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Zimbabwe: Now that we know more about HIV/AIDS…

Kingsley Chikwendu Madubuike SJ, a young Jesuit studying at the Arrupe College of Philosophy in Harare, shares some thoughts about AIDS following an AJAN workshop held there on 6 January 2014. His reflections are not his alone but also of fellow Jesuit students at Arrupe.

It’s no news that there is still no cure for HIV/AIDS and that the pandemic continues to kill people in large numbers especially on the African continent. However it seems that AIDS has become a tool in the hands of some forces, human and otherwise, to feed parasitically on our collective human vulnerability. This is one of the conclusions that I, and some other participants of an AJAN workshop recently held at Arrupe College, came to. At the same time, we greatly appreciate what we heard about the hard work being done to contain the pandemic, and advocate more concerted efforts to this end.

What we learned

The workshop was an eye-opener. First and foremost is the immense work that AJAN as a Church agency is doing in educating people, in research and in other ways of fighting AIDS.

Then there was the useful clarification of often confused terminologies. We now feel better informed to talk about the subject without mixing up things. We heard about the use of antiretroviral drugs (ARVs) at a preventive level and how important it is for people on ARVs to adhere faithfully to the administration of their medication.

We also learned that condoms are not fully reliable as a means of HIV prevention. What I personally find most challenging and surprising is that most young people do not quite see the wisdom in the Church’s stance on the use of condoms. They would rather take risks with their own lives.

The challenges ahead

The main challenge here is how to get young people who are sexually active to become more responsible and to buy the teachings of the Church in this regard. We need to make the wisdom and truth of the Church more marketable so that people may be better informed and better able to make choices that expose them less to the risk of HIV and sexually transmitted infections (STIs). The fact remains, as the workshop facilitators reiterated, that sexual transmission accounts for more than 80% of new cases of HIV infection annually. Despite this stark reality, the worrying question is: do people in Africa have adequate information to handle the pandemic?

As young Jesuit scholastics who are also sexual beings, we felt we have the additional challenge of bearing witness through our lifestyle, especially by leading a chaste and responsible life.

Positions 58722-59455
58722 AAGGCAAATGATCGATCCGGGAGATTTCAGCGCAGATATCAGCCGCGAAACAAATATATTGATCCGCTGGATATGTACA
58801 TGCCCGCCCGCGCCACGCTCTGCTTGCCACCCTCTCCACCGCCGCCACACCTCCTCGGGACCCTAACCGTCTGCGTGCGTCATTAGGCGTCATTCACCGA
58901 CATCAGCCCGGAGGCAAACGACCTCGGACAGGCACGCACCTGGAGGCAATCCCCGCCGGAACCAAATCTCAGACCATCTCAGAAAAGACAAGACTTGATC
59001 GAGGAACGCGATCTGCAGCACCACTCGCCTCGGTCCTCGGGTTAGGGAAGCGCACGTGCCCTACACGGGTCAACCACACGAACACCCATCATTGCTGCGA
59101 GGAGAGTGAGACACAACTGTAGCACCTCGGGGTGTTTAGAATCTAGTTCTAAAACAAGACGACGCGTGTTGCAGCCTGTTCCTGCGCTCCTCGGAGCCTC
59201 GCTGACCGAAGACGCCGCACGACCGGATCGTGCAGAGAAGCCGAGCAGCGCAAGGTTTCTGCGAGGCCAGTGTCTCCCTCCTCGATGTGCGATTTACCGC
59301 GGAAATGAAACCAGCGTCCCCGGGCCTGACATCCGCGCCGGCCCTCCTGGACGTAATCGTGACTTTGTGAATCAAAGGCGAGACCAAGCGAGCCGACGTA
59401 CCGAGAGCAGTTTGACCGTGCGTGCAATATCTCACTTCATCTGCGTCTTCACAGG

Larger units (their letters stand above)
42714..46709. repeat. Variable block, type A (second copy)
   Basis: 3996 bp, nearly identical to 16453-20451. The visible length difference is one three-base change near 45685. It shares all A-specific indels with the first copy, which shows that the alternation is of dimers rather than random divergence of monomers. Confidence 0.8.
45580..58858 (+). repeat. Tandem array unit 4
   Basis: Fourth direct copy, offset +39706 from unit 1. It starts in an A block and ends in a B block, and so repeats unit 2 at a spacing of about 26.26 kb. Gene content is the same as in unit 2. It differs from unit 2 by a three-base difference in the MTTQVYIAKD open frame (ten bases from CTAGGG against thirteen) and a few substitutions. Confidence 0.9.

These challenges push me as a young African Jesuit in formation to the very margins and crossroads of our society. Each one of us who attended the workshop views AIDS as a serious threat to humanity. We strongly feel God is inviting us to become prophets in our contemporary world by speaking the mind of Jesus and His Church to curtail the spread of the disease and to provide moral support and consolation to people living with HIV.

For the greater glory of God

We are prepared to embark on these endeavours with our Jesuit charism of seeing the world with the eyes of Jesus and of seeing the same Jesus in the people we reach out to. We are committed to working not only for the salvation of souls, as our Jesuit heritage calls us to do, but also for the salvation of the human body. After all, “The glory of God is man (and woman) fully alive” (St Irenaeus) and again, “Anima sana in corpore sano” – “A sound soul in a sound body.” We see this pandemic as nothing outside our very human condition and collective experience, and are prepared to work with all in justice and sincerity to tackle this problem for the greater glory of God and the utmost good of humanity.

 

On 6 January 2014, the director of AJAN, Fr Paterne Mombé SJ, and Fr Désiré Yamuremye SJ, who runs a comprehensive AIDS program in Burundi, held an AJAN workshop for young Jesuits in formation at Arrupe College in Harare, Zimbabwe. The aim of the workshop was to strengthen the capacity of Jesuit scholastics (that is, men training to become Jesuits) to face personal and pastoral challenges related to AIDS. The workshop challenged the young Jesuits to reflect on how AIDS affects them and took a wide-ranging look at the pandemic in sub-Saharan Africa. Among the topics covered were: the pathology of HIV/AIDS; HIV transmission and prevention; theological, pastoral and ethical issues related to HIV/AIDS; stigma and discrimination, and HIV/AIDS as a social justice issue.

 

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